3. Katsuren-jō site (Katsuren Castle Remains)
Old Castle on a Rocky Hill
The Katsuren Castle Remains are a “Teikaku-shiki” style castle that places four flat terrains in a staircase pattern. The castle wall was built utilizing a natural landscape and heaped-stone wall at the edge of a steep cliff. Plenty of Japanese old-style tiles have been unearthed, and also carved rocks and pillar holes have been found.
The fact that tile-roofed buildings which were uncommon at that time were built corroborates the prosperity of the castle.
Katsuren-jō site -Katsuren Castle Remains-
Address: 3908 Katsurenhaebaru, Uruma City, Okinawa 904-2311
Car (Approximately 1 hour)
Take Route 332, 331, 329 and 82 from Naha Airport, and take Okinawa Expressway from Naha I.C.. Get off at Okinawa Kita I.C. and take Route 36, 33 and 16. You will find a rest stop at Katsuren Castle Remains on the left.
Map Code for car navigation system: 499 570 140
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Monorail / Bus (Approximately 2 hours)
Take “Yui Rail” and get off at “Asahibashi Station.” Walk toward Naha Bus Terminal (5 minutes). Take Yokatsu Line (#52) at Naha Bus Terminal and get off at “Katsuren Danchimae” bus stop. Walk approximately 5 minutes.
View Likened to a Huge Sailing Vessel
You can capture a full view of the Katsuren Castle Remains at the open space in front of the castle. One of the features of the castle is smooth curved and heaped stone walls. Its outline standing on a hill highlighted against the blue sky can be likened to a huge sailing vessel. This is a scenic site with a 360-degree view from the top at 98 meters high. There are steep paths along the castle since it was built on a mountain. Please be extra careful when you climb the stone steps since they are slippery.
Castle Remains on a Rocky Hill, Site of Beloved Legendary Hero Amawari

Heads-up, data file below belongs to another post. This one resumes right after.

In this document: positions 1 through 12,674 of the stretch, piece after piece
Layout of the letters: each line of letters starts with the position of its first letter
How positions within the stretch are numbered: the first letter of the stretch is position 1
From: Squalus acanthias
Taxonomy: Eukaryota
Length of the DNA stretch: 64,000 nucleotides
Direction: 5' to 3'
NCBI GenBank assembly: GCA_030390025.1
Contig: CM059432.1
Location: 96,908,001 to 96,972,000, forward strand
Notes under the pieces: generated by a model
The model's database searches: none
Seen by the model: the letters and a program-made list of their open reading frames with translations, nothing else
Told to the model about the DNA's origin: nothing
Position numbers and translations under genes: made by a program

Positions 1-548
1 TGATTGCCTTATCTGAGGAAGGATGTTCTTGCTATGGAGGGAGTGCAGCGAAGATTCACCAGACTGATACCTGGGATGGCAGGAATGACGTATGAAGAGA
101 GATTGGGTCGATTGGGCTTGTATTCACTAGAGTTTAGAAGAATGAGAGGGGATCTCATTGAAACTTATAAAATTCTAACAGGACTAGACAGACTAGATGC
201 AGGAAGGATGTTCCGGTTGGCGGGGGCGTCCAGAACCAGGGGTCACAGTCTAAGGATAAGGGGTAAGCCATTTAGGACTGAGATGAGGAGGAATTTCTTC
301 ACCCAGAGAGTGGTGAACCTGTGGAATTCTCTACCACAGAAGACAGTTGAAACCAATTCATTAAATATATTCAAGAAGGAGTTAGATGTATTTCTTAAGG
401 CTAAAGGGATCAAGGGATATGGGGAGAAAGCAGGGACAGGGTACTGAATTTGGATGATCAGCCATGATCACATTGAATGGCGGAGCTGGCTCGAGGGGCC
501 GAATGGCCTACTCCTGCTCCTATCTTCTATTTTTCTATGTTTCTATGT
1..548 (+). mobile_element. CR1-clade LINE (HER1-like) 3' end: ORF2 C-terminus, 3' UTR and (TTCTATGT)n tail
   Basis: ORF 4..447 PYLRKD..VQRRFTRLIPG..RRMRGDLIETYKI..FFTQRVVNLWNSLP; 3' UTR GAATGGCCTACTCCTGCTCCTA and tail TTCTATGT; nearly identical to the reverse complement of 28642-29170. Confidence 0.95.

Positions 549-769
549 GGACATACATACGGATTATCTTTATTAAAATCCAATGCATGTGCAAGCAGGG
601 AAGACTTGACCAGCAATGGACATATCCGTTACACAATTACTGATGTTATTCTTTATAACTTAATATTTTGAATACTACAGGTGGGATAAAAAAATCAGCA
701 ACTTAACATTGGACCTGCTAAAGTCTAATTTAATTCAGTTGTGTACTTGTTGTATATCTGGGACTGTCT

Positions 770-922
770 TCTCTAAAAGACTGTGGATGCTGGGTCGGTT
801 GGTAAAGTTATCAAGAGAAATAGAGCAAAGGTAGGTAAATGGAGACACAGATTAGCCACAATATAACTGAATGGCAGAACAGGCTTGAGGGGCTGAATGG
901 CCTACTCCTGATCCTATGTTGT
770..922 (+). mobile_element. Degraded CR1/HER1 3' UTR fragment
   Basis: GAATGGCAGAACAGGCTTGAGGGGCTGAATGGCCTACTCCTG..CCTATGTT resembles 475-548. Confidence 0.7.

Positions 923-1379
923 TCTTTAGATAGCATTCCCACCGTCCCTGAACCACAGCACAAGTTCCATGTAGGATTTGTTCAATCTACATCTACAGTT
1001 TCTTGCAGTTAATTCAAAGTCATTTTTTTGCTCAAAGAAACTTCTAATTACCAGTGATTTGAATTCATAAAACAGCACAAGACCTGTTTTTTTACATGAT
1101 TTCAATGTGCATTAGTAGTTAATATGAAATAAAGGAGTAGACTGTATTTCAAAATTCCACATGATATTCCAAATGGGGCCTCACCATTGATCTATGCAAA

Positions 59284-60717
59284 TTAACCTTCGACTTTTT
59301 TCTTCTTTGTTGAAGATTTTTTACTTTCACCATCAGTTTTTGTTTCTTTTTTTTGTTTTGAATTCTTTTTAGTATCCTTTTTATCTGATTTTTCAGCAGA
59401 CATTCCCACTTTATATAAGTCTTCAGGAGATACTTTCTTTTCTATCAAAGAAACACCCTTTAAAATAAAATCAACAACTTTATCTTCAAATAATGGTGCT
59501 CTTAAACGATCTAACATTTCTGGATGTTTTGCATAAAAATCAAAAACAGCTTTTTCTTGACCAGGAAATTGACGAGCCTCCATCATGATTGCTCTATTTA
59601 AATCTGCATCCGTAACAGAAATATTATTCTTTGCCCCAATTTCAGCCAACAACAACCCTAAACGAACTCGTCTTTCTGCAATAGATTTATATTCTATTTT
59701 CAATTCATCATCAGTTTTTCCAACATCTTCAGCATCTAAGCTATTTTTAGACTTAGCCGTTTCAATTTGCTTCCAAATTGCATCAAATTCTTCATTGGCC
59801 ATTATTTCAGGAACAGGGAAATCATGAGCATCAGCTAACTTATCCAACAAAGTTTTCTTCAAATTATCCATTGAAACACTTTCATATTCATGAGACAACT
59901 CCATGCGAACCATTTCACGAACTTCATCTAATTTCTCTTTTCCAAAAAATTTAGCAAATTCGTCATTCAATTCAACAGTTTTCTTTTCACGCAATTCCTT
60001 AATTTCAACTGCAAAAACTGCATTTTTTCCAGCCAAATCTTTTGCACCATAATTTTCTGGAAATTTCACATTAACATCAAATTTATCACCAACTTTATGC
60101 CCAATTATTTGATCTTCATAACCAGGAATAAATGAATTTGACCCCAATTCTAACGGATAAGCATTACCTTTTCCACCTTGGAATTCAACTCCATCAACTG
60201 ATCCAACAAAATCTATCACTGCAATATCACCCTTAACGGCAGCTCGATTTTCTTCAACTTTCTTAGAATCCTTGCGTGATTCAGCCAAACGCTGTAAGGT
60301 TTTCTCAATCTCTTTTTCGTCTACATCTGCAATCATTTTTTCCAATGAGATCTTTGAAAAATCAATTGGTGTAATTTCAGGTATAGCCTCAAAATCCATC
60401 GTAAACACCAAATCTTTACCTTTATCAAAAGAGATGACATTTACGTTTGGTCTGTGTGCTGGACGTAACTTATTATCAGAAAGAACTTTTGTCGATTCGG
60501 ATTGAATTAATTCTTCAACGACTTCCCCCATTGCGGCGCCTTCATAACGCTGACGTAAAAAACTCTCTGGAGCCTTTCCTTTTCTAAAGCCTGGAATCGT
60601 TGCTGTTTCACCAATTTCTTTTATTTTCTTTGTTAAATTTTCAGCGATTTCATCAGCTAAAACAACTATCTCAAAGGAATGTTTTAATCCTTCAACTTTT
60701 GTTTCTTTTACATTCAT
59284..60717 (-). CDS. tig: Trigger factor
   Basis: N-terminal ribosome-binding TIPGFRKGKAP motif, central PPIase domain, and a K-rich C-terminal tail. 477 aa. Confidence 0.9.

This castle was the residency of Amawari, who eased the load of those who were suffering from maladministration and who brought prosperity through overseas trade. He raised a rebellion after the death of Sho Hashi, who had accomplished the unification of Ryukyu, however, he was destroyed along with Katsuren Castle by the Ryukyu Kingdom’s military in 1458. Amawari is portrayed as a traitor in Ryukyu’s history book “Rebellion of Gosamaru and Amawari”, yet he is described as praiseworthy and a well-liked king in the poetry anthology “Omorososhi” which is known as Okinawa’s Manyoshu. A movement to reexamine his achievements spread amongst the locals and a modern version of “Kumiodori” (a theatrical performance) featuring the subject of Amawari is now shown.
Column｜Queen Who Lived a Life of Politic Destiny
Amawari’s wife Momoto Fumiagari was a beautiful woman. She was born the daughter of the king of Ryukyu Kingdom and forced to marry Amawari for political reasons, yet she returned to Shurijo Castle due to the battle between her father Sho Taikyu and her husband Amawari. Her second husband, Uniufugushiku was also defeated in power struggles. Her entire life she lived gracefully, though heavily influenced by politics, and she has been written about in many novels and dramas.